I only assume the replica may have done it correctly. Perhaps those with more knowledge could advise what the practice of the time period was.




Link to post
Share on other sites



The lanyards between the deadeyes were not tarred, as they had to be adjusted constantly, and would normally be tan.  The shrouds above the deadeyes would have been tarred.  Tarred lines are often represented with black thread, but dark brown is also valid.  Depending on the source and mixture of the tar (and age), it probably appeared in many different shades on different ships.


I think what you are seeing in those photo's is just regular rope (the lanyards) that's just darker than normal, either from aging or from wearing against the black blocks, who knows.  The second picture the lanyards are much lighter than they appear in the first, so it could also be simply a lighting/photo issue.


I used black line for the standing rigging on the Carmen, but plan to use dark brown on the current model just to be different.  Either is a perfectly good I think.

The one place that many people (including myself on the Carmen) use black for where it should probably be brown is the ratlines, as it seems that they were commonly not tarred.

Link to post
Share on other sites

Those lanyards might have been coated with a thinned out version of a tar solution protecting them from sea-spray and the like, but still leaving them "workable". I actually think they would have been belayed to themselves, or the shroud, just above the upper dead-eye though. Don't know for sure, but if I'm wrong, some will correct me I hope. 

Link to post
Share on other sites

Brian, George thanks for the feedback. They are in fact belayed to the shroud which is the way I did it. I am moving onto the mast stays and here is a picture of where they attach at the mast. What is interesting is the variety of line colors from tan, brown, dark brown and again the darker faded gray in the blocks of in the top of the photo. Again, these kind of look like what George has described. I imagine these lines once rigged do not move much but are only tightened after stretching; hence the treatment described by George.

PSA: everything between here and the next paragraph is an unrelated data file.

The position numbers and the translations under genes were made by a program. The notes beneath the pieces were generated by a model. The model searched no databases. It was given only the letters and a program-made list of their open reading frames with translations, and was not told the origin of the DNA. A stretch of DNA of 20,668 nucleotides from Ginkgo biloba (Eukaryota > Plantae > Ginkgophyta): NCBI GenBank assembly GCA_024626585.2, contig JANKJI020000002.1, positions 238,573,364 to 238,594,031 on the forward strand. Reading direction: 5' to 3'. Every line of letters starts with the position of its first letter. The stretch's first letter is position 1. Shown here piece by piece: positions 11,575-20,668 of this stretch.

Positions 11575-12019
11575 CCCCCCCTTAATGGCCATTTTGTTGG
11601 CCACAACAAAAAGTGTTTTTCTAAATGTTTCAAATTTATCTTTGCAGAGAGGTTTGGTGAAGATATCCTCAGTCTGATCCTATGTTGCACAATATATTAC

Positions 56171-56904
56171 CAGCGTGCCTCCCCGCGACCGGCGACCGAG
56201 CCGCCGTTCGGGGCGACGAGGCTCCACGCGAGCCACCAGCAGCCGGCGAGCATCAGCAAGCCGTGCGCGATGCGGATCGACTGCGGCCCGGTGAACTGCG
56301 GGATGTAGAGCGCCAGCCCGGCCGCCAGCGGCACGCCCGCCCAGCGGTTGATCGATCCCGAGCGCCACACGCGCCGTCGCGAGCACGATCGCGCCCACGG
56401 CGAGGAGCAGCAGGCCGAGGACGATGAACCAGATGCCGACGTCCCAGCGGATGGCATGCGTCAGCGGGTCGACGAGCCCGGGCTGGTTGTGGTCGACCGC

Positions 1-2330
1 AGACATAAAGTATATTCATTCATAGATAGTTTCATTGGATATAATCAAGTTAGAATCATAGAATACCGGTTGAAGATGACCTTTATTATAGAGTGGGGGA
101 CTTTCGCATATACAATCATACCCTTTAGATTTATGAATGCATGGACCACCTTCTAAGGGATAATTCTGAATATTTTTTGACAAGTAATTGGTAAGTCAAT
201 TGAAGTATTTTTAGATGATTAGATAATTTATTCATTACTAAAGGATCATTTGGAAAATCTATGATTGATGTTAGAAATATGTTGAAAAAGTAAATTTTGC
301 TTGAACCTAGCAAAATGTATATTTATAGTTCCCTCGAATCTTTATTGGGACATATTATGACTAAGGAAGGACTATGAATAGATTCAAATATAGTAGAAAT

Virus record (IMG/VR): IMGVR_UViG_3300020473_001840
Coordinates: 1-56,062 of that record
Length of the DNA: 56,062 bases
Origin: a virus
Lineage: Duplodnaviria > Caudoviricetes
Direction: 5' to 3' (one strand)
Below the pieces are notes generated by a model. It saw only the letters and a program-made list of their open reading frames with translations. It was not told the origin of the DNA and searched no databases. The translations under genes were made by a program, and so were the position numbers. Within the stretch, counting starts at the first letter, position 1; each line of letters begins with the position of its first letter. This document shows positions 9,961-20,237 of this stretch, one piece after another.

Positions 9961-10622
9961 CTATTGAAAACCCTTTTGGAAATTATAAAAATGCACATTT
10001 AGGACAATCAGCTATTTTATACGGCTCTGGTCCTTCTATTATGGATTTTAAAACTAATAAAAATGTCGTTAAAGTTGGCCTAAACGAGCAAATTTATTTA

It looks like the mast stay is fed back through a loop in the end with a stop in the line and then on down to the bowsprit in the case of the foremast. If anyone has a better picture or drawing of this detail it would be appreciated.

Again thanks for the feedback and lessons learned. For now they will stay black.


Link to post
Share on other sites

Also, I can't over-recommend this - Rigging Period Ship Models by Lennarth Peterson - http://www.amazon.com/Rigging-Period-Models-Step---Step/dp/1557509700/ref=sr_1_1?ie=UTF8&qid=1439520903&sr=8-1&keywords=lennarth+peterson


It has very detailed drawings of each line on a typical square rigged ship.


His other book, Rigging Perioid Fore-and-Aft Craft - http://www.amazon.com/Rigging-Period-Fore---Aft-Craft/dp/1591147212/ref=sr_1_3?ie=UTF8&qid=1439520903&sr=8-3&keywords=lennarth+peterson


Goes over the lines on three different Fore-and-Aft rigged vessels.  Both books are superbly illustrated (actually, that's all they are, books full of illustrations and detail drawings for rigging) and just fantastic reference for how the lines are rigged and belayed.

Link to post
Share on other sites

Depends on whether you want the rigging for a fore-and-aft rig, or square!  For the Connie, the square rig seems like the obvious choice, and a lot of the various features (dead-eyes at shroud ends, various types of belaying) will work for both.

The Square rig book is the first listed (the one that doesn't have 'fore-and-aft' in the title).  

Link to post
Share on other sites

Join the conversation

You can post now and register later. If you have an account, sign in now to post with your account.

Reply to this topic...

×   Pasted as rich text.   Paste as plain text instead

  Only 75 emoji are allowed.

×   Your link has been automatically embedded.   Display as a link instead

×   Your previous content has been restored.   Clear editor

×   You cannot paste images directly. Upload or insert images from URL.

  • Recently Browsing   0 members

    No registered users viewing this page.

  • Create New...